Compare the iPhone XS with the XR. Aside from the display and features directly related to the display, both phones have nearly identical features: the Apple A12 Bionic chip, Face ID, etc. The XS has a dual 12MP main camera, one for wide-angle and one for telephoto, while the XR has only a single wide-angle 12MP camera. That’s a difference that photo buffs will pay for, but the average phone user will hardly notice. As noted above, the XR beats the XS for battery life by 2-3 hours, a feature that the average phone user will surely notice.
Apple iPhone Product Line for Fall 2018
Source: Apple, DSCC compilation
So is the OLED display on the XS worth $250? It does provide better resolution, with 2.7 million pixels vs. 1.5M, and has a slightly better screen to body ratio, which allows the XS to be slimmer and lighter than the XR. The relatively low resolution of the XR (lower than the 7+ and 8+) may be a factor in allowing better battery life, as the display’s aperture ratio is higher, and the computation load for video processing is easier.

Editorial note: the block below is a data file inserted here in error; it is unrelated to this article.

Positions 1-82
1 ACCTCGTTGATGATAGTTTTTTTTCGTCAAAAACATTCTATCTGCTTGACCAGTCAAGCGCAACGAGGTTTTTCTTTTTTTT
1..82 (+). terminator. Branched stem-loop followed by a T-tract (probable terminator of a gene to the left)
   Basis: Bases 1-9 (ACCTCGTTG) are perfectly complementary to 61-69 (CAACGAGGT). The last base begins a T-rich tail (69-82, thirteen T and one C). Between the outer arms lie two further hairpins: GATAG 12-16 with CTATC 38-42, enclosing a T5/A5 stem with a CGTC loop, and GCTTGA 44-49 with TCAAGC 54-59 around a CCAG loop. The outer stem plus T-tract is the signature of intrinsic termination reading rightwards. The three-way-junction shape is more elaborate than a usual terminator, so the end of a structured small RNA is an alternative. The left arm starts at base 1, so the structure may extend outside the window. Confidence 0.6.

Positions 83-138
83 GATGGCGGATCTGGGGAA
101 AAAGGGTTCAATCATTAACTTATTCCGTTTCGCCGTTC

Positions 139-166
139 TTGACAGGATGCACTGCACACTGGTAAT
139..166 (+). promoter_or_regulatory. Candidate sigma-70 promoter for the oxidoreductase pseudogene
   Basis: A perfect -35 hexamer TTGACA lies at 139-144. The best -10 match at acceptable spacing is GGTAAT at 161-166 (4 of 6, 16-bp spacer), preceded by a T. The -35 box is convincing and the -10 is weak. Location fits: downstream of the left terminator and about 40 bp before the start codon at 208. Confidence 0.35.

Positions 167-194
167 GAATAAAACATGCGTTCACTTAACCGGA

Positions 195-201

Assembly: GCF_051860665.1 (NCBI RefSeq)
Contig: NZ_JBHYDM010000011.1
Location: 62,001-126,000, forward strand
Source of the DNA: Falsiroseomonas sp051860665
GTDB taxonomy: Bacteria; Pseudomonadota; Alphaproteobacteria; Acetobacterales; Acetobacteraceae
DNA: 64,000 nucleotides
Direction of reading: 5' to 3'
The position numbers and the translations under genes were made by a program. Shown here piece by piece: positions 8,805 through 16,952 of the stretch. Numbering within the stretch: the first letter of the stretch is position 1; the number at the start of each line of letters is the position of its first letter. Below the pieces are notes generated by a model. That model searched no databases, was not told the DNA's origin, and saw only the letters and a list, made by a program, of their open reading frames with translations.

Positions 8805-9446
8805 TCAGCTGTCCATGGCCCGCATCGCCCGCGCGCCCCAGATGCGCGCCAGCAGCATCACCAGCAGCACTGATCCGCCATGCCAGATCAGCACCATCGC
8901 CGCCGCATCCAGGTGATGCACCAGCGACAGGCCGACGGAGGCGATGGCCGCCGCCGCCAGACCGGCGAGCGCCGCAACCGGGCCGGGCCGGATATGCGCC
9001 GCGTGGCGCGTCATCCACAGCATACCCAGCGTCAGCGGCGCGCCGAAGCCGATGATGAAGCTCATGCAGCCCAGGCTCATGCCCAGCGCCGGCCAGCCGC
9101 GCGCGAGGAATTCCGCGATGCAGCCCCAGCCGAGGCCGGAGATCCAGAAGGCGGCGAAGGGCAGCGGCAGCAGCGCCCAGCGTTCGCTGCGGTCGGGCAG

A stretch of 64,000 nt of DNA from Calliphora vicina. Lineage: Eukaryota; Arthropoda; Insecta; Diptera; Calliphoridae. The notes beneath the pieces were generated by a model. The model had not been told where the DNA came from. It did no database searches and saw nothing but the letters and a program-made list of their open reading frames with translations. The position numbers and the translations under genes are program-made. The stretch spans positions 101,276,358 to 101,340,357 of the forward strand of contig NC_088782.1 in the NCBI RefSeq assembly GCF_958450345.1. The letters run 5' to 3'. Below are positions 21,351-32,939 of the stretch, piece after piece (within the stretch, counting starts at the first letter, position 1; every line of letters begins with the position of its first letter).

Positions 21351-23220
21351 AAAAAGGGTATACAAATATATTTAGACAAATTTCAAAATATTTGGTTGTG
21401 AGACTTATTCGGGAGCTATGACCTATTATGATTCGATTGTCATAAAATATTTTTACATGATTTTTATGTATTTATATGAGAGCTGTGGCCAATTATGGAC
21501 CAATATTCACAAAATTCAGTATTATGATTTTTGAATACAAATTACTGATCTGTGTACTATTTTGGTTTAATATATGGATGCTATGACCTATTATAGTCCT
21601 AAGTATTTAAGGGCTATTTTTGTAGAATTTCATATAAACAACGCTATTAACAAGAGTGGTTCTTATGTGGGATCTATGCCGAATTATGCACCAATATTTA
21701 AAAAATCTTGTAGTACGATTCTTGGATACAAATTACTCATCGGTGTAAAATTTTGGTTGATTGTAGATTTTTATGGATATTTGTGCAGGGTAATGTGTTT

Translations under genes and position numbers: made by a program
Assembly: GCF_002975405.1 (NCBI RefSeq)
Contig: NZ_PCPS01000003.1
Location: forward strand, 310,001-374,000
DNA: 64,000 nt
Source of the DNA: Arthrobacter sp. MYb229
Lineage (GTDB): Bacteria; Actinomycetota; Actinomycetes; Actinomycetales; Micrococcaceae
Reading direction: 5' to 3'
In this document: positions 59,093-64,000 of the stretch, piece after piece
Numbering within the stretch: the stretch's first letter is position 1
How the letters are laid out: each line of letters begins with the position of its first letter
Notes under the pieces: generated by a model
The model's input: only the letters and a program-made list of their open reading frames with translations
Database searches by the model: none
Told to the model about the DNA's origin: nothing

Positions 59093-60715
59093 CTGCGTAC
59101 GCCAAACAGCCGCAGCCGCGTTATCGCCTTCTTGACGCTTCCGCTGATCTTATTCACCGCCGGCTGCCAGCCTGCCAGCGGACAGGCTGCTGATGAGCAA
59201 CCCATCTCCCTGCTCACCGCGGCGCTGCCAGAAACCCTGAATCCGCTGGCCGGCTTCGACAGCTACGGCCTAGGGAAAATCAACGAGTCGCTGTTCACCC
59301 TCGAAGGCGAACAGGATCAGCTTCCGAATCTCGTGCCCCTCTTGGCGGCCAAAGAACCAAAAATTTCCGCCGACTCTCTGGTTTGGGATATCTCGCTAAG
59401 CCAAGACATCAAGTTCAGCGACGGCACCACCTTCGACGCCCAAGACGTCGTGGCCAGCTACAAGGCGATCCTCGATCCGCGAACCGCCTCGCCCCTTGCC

We think that most consumers will decide that a smaller OLED display with less battery life is not worth the extra $250, and among those who do go for the higher prices, most of those will go all the way to the XS Max. The XS Max has an additional benefit of a dual SIM, which may be particularly popular in China, and the biggest model also can be a status symbol (much less expensive than a sports car). However, for the 64GB $1099 model, you can also buy a 65” 4K LCD TV ($599) from TCL, a 55” 4K LCD TV ($379) from TCL both at Best Buy and have a lobster dinner for 2 delivered ($109). It is true.